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Jail numbers 'at danger level'

ELEVEN prisons are overcrowded by 40 per cent or more, forcing vital reforms of jail regimes to be postponed and increasing the risk of riots, according to a report published today.

The study warns that the number of inmates kept in cramped jails with inadequate resources has reached dangerous levels.

The prison population, which is responding to the Government's greater emphasis on locking up criminals, has increased by more than 12 per cent in the past year. About 48,500 people, over 1,000 more than places available, are currently being held in prisons and police cells, compared to 42,882 in February 1993.

Victorian built city-centre based local prisons are taking the brunt of the rises, according to the report, Prison Overcrowding - Recent Developments, by the National Association for the Care and Resettlement of Offenders.

Leicester jail tops the league table of overcrowding, with 344 prisoners in accommodation designed for 194 - an overfill of 77 per cent. Shrewsbury was second, with 71 per cent overcrowding. Nationally, nearly 8,000 prisoners are held two or three to a cell designed for one person. The number of inmates on remand has risen by 20 per cent. The report says: 'By increasing tension and frustration among those forced to live cheek by jowl in cramped conditions, overcrowding increases the risk of prison riots.'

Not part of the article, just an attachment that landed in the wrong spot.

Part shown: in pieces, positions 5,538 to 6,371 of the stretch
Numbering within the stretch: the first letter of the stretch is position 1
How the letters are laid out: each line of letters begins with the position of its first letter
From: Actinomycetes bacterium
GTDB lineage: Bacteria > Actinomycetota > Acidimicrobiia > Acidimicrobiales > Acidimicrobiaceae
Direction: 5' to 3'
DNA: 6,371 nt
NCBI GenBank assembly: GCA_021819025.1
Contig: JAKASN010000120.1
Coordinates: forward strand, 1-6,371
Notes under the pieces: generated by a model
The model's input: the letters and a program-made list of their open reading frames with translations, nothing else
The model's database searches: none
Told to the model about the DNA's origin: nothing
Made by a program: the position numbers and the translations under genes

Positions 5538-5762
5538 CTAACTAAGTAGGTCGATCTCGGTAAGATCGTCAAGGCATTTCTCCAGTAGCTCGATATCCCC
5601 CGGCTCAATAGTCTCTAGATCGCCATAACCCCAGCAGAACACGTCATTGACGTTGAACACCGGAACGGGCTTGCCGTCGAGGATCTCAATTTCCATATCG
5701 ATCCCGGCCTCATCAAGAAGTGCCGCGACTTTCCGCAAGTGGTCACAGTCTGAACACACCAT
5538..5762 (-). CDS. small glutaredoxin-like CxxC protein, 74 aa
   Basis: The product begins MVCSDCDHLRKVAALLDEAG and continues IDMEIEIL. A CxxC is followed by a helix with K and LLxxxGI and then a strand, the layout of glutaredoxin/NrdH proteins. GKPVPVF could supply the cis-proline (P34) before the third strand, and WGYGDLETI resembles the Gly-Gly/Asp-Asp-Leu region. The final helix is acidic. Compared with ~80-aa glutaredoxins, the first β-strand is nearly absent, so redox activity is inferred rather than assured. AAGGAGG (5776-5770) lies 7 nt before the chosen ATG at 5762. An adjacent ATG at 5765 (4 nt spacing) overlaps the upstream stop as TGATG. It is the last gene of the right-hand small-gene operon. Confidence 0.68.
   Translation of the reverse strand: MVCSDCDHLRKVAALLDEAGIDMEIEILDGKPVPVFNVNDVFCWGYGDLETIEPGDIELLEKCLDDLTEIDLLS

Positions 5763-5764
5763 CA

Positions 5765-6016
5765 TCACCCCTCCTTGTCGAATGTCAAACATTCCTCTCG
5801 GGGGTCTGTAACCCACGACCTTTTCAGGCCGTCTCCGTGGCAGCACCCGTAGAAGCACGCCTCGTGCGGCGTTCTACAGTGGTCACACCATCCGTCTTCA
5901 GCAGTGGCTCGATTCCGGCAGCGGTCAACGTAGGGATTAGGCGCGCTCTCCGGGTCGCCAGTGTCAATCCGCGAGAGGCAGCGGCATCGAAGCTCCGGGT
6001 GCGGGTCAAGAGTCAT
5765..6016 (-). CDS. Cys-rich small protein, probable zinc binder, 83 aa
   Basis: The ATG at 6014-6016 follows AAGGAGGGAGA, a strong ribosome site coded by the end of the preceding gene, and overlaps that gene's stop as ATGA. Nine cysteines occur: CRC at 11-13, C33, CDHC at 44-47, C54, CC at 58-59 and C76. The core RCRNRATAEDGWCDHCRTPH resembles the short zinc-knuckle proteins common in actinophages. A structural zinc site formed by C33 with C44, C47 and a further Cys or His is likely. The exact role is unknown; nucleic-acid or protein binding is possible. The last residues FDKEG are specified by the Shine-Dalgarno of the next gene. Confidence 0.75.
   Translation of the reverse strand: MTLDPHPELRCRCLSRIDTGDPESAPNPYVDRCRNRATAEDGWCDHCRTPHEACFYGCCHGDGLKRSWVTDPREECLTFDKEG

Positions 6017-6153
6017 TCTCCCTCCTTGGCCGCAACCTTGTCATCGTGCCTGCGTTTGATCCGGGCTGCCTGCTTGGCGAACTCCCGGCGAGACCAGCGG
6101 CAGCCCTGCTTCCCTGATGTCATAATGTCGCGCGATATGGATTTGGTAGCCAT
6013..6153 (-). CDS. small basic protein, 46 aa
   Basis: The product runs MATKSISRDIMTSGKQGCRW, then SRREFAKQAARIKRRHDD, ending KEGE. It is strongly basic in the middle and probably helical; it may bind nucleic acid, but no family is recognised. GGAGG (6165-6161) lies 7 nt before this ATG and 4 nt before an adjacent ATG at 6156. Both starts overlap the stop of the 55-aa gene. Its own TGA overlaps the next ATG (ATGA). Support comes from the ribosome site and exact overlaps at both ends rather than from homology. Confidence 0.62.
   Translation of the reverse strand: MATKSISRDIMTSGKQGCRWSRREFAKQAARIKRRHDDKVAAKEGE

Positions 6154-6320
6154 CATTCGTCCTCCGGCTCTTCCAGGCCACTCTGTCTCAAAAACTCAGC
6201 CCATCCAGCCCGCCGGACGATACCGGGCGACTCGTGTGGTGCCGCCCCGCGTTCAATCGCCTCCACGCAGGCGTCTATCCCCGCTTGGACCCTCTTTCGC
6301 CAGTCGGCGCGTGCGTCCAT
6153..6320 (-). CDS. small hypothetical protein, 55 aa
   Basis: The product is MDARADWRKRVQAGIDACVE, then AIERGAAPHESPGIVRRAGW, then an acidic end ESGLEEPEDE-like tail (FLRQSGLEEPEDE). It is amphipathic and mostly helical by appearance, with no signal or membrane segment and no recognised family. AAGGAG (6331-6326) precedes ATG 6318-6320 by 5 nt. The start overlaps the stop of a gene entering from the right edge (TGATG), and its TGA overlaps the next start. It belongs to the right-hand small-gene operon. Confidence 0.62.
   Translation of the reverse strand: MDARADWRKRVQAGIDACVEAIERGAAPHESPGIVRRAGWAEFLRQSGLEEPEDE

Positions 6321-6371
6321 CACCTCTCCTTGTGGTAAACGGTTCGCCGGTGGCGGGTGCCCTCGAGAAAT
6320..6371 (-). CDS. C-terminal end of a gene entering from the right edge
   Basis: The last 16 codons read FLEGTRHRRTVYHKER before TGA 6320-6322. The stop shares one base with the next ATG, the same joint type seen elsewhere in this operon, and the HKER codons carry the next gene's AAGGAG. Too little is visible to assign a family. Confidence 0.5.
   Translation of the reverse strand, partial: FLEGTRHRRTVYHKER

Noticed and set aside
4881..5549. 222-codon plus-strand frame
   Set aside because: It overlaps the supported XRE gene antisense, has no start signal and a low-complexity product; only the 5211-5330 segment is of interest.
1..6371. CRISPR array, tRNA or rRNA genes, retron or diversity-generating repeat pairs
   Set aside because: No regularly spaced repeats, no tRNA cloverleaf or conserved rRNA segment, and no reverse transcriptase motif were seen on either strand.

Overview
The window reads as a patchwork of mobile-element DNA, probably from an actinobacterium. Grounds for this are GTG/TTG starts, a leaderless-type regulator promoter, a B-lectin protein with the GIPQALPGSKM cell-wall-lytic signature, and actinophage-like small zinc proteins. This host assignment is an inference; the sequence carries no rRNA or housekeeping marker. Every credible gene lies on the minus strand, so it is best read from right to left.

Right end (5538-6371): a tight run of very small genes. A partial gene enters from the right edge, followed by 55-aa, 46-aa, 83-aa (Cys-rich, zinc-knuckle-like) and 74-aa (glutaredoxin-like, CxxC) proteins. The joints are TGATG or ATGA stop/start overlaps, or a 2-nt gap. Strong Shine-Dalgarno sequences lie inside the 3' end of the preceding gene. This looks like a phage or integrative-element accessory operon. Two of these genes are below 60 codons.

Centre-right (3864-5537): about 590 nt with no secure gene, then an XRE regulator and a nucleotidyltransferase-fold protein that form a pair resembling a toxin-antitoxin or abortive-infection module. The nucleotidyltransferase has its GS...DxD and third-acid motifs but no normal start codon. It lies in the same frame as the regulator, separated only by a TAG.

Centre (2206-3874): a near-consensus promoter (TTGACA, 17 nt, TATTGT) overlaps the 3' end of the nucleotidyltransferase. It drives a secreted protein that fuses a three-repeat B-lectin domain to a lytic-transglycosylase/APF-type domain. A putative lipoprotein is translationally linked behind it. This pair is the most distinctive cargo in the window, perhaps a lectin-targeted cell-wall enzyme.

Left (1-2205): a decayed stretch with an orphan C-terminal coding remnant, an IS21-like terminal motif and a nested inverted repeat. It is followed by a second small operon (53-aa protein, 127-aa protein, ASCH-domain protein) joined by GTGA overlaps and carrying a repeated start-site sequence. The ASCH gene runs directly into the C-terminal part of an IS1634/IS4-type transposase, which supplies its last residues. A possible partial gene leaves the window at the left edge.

The 11 most overcrowded jails on 31 March were: Leicester, which had 344 prisoners in accommodation designed for 194 (77 per cent overcrowding); Shrewsbury: 288 for 168 places (71 per cent); Chelmsford: 365 for 217 (68 per cent); Durham: 534 for 351 (52 per cent); Lincoln: 659 for 444 (48 per cent); Bedford: 295 for 200 (48 per cent); Hull: 430 for 295 (46 per cent); Dorchester: 169 for 118 (43 per cent); Wormwood Scrubs: 668 for 472 (42 per cent); Cardiff: 341 for 243 (40 per cent); and Leeds: 1,156 for 826 (40 per cent). Exeter, Liverpool, Birmingham, Preston and Lewes jails were more than 30 per cent overcrowded.